Dissertation Abstract




An Interpretation Of Peirce's Ontology


Kelly Jo Wells


Degree:           PH.D.

Year:             1994

Pages:            00305

Institution:      SAINT LOUIS UNIVERSITY; 0193

Advisor:          Adviser: RICHARD J. BLACKWELL


Source:           DAI, 56, no. 06A, (1994): 2272


This dissertation has two fundamental objectives. The first objective, which is undertaken in Part I, is to develop an interpretation of the ontology of Charles Sanders Peirce. This interpretation is needed because Peirce who founded pragmatism and at the same time espoused realism has, because of this, been the subject of much misunderstanding. The proposed interpretation of Part I thus stands exegetically and philosophically entirely on its own merits.

The second objective, undertaken in Part II, is to relate the interpretation of Peirce given in Part I to what is identified as the thermodynamic explanatory mode. The thermodynamic explanatory mode, it is argued, possesses many of the characteristics of Peirce's architectonic approach to the construction of philosophic systems. For example both the thermodynamic explanatory mode and Peirce's architectonic incorporate the methodology of a "closed system" which includes the relevant and excludes the irrelevant. In addition both approaches are reductive in a similar manner. The reductions proposed by the standards contained in the pragmatic maxim and thermodynamic reduction, the goal of the thermodynamic explanatory mode, are both explicitly qualitative. That is they both employ a method entirely different from the traditional, atomistic or quantitative reduction. If the pragmatic system developed in Part I is right, and if the association drawn between it and the thermodynamic explanatory mode holds, then the suggestion arises that the expanding use of the thermodynamic explanatory mode in contemporary science can be understood as providing support for not only scientific metaphysics as such but a metaphysics peculiar to the Peircean ontology. However Part II stands as only an illustration of the interpretation o  f Peirce's ontology given in Part I, and its success or lack thereof can have no impact on the validity of Part I.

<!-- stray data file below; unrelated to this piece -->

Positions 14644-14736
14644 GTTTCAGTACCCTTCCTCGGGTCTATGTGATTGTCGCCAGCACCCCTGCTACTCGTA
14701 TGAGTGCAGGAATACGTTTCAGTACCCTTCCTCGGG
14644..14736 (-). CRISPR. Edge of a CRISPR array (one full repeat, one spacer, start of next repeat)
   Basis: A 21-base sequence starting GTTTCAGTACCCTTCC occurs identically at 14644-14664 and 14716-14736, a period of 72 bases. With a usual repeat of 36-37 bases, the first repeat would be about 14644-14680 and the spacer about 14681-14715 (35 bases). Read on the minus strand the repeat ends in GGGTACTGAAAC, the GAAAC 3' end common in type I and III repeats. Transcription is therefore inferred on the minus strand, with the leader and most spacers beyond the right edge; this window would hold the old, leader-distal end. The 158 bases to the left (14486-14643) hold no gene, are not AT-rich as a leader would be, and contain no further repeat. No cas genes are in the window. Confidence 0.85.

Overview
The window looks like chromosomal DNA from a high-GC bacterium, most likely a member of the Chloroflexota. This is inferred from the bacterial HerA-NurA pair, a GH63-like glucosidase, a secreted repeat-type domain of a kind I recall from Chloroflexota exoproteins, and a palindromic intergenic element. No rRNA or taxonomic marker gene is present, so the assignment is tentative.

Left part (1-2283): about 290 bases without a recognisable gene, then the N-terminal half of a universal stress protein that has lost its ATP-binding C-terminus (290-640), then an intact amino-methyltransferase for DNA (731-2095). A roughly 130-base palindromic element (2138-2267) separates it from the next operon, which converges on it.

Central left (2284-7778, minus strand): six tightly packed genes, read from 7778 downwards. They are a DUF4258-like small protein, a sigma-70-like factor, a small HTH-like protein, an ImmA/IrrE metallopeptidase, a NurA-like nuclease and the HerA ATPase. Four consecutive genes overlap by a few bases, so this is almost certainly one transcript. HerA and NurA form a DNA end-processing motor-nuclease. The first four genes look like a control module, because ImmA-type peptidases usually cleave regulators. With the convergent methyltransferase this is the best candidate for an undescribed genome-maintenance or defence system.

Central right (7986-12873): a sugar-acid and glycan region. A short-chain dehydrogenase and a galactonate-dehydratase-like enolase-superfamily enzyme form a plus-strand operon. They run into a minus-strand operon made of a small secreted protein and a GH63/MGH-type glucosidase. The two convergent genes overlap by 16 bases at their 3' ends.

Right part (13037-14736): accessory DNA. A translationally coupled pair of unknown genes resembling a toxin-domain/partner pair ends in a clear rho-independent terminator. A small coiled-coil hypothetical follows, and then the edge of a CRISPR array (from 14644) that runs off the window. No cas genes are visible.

Descriptor:       PHILOSOPHY

Accession No:     AAI9531427

Provider:        OCLC